HCL Are Related to Memory B Cells.

To investigate the cellular derivation, we analyzed HCL for the expression of genes that are differentially expressed in purified tonsillar GC (centroblasts and centrocytes) versus non-GC B cells (naive and memory), as defined previously by supervised analysis (10). The analysis indicated that the HCL cases are significantly more related to memory and naive B cells than to GC B cells (Fig. 2, A and E). An analogous analysis performed using a profile of genes differentially expressed between naive and memory B cells showed that hairy leukemic cells are more related to memory B cells than to naive B cells (Fig. 2, B and E). To further dissect their post-GC phenotype, we analyzed the HCL profile for genes that are differentially expressed between EBV-transformed lymphoblastic cell lines (LCLs) and MM cell lines as representative of immunoblasts and plasma cells, respectively. The results indicate that HCL is more related to LCLs than to MM cell lines (unpublished data). When the comparison was performed between LCLs or MM cell lines and memory B cells, HCL proved to be more related to memory B cells (Fig. 2, C–E). The expression of specific GC (CD10, BCL-6, and CD38), naive (CD23), memory B cell (CD27), and plasma cell (MUM-1, CD138, and BLIMP-1) markers (Fig. 2 A, B and D, bottom) confirmed the absence in HCL of GC and plasma cell markers as reported in previous immunohistochemical papers (3, 4, 21, 22). The memory B cell marker CD27 (23) is present in most of the HCL samples, although the expression levels are heterogeneous and lower than in memory B cells. Together, these results indicate that HCL is more related to memory B cells than to other types of known B cell subpopulations. Thus, this malignancy may derive from the transformation and clonal expansion of a memory B cell.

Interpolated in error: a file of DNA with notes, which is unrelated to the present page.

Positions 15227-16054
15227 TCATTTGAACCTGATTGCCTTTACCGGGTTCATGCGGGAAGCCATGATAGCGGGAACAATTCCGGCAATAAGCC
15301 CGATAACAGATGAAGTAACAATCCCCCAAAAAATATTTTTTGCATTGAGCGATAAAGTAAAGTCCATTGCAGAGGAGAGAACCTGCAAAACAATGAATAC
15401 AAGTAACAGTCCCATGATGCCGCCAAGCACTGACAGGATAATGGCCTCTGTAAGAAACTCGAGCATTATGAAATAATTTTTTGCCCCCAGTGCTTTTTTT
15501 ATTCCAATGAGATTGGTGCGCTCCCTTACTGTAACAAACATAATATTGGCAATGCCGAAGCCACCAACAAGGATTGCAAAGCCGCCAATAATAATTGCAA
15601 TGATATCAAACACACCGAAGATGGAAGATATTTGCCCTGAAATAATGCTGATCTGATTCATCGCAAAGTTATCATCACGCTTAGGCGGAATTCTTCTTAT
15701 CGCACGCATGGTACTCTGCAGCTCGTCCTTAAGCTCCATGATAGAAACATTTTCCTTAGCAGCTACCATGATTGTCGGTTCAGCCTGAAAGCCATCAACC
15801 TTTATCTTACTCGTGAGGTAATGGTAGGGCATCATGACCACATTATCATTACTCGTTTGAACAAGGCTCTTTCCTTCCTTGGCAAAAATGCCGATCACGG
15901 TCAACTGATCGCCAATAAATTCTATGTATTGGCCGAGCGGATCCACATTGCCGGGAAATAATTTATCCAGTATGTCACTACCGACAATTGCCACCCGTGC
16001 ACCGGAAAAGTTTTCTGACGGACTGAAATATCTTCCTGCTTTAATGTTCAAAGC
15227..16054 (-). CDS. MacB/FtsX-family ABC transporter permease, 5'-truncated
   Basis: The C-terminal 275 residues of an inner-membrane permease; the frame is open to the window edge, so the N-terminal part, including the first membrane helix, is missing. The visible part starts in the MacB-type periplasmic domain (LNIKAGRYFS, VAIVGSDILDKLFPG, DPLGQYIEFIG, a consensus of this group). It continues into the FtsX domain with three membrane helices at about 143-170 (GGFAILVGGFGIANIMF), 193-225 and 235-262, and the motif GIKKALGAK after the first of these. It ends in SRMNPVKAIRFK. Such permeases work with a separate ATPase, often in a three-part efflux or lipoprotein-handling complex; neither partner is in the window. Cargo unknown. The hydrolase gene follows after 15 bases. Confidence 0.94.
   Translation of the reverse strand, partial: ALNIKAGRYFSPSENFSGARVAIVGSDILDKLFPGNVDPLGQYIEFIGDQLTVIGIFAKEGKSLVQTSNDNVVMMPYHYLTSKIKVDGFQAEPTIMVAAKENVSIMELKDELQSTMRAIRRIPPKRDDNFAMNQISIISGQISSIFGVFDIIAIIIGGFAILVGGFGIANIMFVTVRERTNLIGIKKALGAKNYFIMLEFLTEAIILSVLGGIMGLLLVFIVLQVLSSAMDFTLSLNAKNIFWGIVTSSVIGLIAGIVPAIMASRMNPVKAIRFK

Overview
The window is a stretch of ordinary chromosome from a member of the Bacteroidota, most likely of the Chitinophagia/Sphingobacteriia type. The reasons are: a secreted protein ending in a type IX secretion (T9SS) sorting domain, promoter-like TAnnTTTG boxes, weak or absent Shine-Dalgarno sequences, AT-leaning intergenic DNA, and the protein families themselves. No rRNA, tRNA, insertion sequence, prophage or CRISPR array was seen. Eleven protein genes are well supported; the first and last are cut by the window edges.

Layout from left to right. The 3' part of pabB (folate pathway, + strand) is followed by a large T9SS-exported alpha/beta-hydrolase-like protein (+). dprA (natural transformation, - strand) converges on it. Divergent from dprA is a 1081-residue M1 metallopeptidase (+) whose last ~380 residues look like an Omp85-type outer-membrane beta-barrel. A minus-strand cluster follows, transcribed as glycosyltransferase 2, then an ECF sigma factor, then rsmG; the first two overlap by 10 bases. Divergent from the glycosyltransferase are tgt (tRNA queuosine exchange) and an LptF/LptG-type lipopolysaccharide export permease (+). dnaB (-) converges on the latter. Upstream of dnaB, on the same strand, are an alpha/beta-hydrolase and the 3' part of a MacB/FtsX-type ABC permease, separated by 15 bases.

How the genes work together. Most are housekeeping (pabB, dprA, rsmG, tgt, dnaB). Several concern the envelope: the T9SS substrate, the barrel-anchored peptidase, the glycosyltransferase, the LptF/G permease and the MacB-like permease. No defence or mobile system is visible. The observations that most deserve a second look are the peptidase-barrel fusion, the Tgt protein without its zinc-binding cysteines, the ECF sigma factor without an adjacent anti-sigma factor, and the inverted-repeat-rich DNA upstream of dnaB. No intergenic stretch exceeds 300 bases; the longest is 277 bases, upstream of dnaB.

HCL Cells Differ from Memory B Cells in the Expression of Cytokines and Chemokine and Adhesion Receptors.

To further investigate the transformed phenotype of HCL vis a vis the expression of genes that characterize normal mature B cells, we examined the difference in the pattern of expression of those genes that are differentially expressed in naive, memory, and GC cells during the GC transit. These genes were classified according to relevant functional or operational categories (10). Consistent with their relatedness (Fig. 2), HCL showed a gene expression profile largely superimposable to that of memory B cells in the proliferation, activation, apoptosis, and DNA metabolism programs (Fig. 3). Within the proliferation program, the exceptions of cyclin D1 and CHC1L are notable, which were clearly up-regulated in HCL. CHC1L, which encodes for a guanine nucleotide exchange factor, and cyclin D1 were also identified among the genes specifically overexpressed in HCL cells (see Fig. 4). HCL cells differed from memory B cells in the expression of various genes encoding signaling molecules and transcription factors.